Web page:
Following are some blog posts and news stories that I’ve found interesting and informative. I hope you enjoy them as well.
Jim Beidler always has interesting pieces in his “Roots and Branches” column in the Lebanon Daily News. Recently he wrote about a case of double-serendipity. A dinner in memory of our late friend John Humphrey led him to a discussion with a fellow genealogist who had found a Bible from an ancestor while perusing an antique store. More serendipity occurred when Jim discovered that the owner of the Bible was also related to him. Read more in A Case of ‘Second-hand Serendipity.
Heather Wilkinson Rojo writes the Nutfield Genealogy blog about New England and other places. She recently wrote a compelling story about her husband’s family in Spain. His grandfather was one of dozens of people from the area of the village of Aranda de Duero executed by the forces of Francisco Franco during the Spanish Civil War. Recently the bodies were disinterred from their mass grave and reinterred in the local cemetery. Read more of the story in An Emotional Turn of Events.
A different, and sadder, case of serendipity occurred in the United Kingdom. A married couple had felt an “inevitable attraction” to each other from the moment they first met. Both were adopted and neither had any idea who their birth parents were. The couple married. Unfortunately, they later discovered that they were actually twins who were separated after birth when they were put up for adoption. The case has caused Parliament to start changes in adoption regulations to prevent such tragedies from occurring again. Read more in Married Couple in the UK Discover They Are Actually Twins Separated at Birth.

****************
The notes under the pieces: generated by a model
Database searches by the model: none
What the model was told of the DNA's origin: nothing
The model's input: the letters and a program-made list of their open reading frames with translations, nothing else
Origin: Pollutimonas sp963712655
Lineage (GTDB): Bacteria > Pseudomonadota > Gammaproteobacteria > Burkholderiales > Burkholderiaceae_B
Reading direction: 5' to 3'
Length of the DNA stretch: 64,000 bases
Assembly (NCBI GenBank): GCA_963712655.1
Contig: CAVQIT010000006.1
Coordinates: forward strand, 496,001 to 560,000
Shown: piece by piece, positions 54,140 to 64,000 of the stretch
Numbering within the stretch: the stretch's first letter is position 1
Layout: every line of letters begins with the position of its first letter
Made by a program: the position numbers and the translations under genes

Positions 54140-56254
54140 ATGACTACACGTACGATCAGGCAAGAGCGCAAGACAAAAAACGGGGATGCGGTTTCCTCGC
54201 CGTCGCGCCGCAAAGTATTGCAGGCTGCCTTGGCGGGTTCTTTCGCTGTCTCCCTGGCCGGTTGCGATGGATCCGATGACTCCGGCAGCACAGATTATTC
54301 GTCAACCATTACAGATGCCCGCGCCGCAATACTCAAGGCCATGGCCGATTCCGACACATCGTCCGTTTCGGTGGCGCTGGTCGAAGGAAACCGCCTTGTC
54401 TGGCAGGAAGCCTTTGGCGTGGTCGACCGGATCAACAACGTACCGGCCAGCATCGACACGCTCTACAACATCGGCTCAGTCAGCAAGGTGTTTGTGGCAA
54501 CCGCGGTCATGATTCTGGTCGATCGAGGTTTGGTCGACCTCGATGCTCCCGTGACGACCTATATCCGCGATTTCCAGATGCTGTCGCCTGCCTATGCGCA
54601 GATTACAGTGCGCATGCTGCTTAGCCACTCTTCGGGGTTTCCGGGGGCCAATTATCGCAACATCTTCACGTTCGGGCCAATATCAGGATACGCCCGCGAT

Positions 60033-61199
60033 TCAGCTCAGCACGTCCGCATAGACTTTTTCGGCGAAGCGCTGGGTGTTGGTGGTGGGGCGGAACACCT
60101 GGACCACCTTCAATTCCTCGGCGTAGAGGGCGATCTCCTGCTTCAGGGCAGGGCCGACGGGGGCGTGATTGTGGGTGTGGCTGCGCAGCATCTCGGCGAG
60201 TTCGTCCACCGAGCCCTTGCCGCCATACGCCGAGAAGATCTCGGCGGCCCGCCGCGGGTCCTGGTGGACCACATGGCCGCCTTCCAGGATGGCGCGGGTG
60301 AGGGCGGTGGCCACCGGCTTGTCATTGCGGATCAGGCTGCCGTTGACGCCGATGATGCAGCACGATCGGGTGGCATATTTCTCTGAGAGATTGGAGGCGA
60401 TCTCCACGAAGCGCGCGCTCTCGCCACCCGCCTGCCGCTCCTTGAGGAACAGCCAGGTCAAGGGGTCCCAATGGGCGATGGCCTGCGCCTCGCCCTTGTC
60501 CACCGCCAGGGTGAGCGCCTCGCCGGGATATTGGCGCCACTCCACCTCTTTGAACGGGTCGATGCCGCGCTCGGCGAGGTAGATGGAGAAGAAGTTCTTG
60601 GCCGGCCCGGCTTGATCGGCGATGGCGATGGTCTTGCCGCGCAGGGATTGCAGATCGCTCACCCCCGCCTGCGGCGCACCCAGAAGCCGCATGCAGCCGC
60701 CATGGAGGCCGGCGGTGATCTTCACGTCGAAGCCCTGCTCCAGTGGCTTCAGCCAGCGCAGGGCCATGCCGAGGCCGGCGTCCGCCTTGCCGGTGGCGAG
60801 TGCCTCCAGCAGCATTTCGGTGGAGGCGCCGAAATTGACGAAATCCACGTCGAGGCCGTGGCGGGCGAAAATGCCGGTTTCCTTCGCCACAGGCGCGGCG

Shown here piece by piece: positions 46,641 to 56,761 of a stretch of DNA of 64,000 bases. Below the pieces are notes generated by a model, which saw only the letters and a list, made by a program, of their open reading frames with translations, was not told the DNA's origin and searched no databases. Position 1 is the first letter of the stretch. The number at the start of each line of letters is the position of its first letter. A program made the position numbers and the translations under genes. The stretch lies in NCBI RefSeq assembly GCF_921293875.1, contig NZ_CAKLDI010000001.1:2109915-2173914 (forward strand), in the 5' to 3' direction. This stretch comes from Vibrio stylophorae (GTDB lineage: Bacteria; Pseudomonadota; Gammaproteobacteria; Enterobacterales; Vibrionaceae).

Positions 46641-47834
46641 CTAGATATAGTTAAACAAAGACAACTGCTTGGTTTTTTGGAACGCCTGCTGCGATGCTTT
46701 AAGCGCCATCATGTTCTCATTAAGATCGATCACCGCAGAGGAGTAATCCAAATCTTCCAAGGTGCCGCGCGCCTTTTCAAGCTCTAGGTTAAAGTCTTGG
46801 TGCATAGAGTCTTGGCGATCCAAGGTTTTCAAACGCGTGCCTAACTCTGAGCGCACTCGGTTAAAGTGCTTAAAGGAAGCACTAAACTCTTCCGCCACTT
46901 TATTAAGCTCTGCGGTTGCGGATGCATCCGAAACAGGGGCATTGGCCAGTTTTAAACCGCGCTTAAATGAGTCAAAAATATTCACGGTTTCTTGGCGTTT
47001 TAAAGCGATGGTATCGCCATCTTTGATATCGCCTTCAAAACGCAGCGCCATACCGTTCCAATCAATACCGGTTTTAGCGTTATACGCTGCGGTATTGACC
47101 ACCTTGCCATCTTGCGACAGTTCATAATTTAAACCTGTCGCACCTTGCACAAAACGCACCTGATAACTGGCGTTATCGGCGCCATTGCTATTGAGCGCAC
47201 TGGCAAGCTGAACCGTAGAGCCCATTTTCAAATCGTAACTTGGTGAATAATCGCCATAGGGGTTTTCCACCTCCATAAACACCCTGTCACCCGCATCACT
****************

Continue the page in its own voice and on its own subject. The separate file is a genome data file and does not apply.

We are so used to hearing about horrible stories about old cemeteries being lost to the ravages of time and development or vandalized by thugs, it is nice to be able to present a story with a happy ending for a change. Two genealogists were recently looking for their Revolutionary War ancestor’s grave in Washington County, New York. They found it in a neglected family cemetery on a local farm. Fortunately, the farmer agreed to having the cemetery preserved. Read more in History Plowed Under: Descendants Discover Revolutionary War-era Graves on Farm.
Finally, we have a story that will be interesting for those who grew up in the mid-twentieth century with the words “Hi, ho, Silver!” The television show was the successor to the Lone Ranger radio series. It all started with a 1915 Zane Gray novel. But how many know the real-life man whose story inspired the legend of the Lone Ranger? Born into slavery in 1838, Bass Reeves became the first African-American Deputy U.S. Marshall in Arkansas and the Indian Territory. His story is fascinating. You can read more in The REAL Lone Ranger.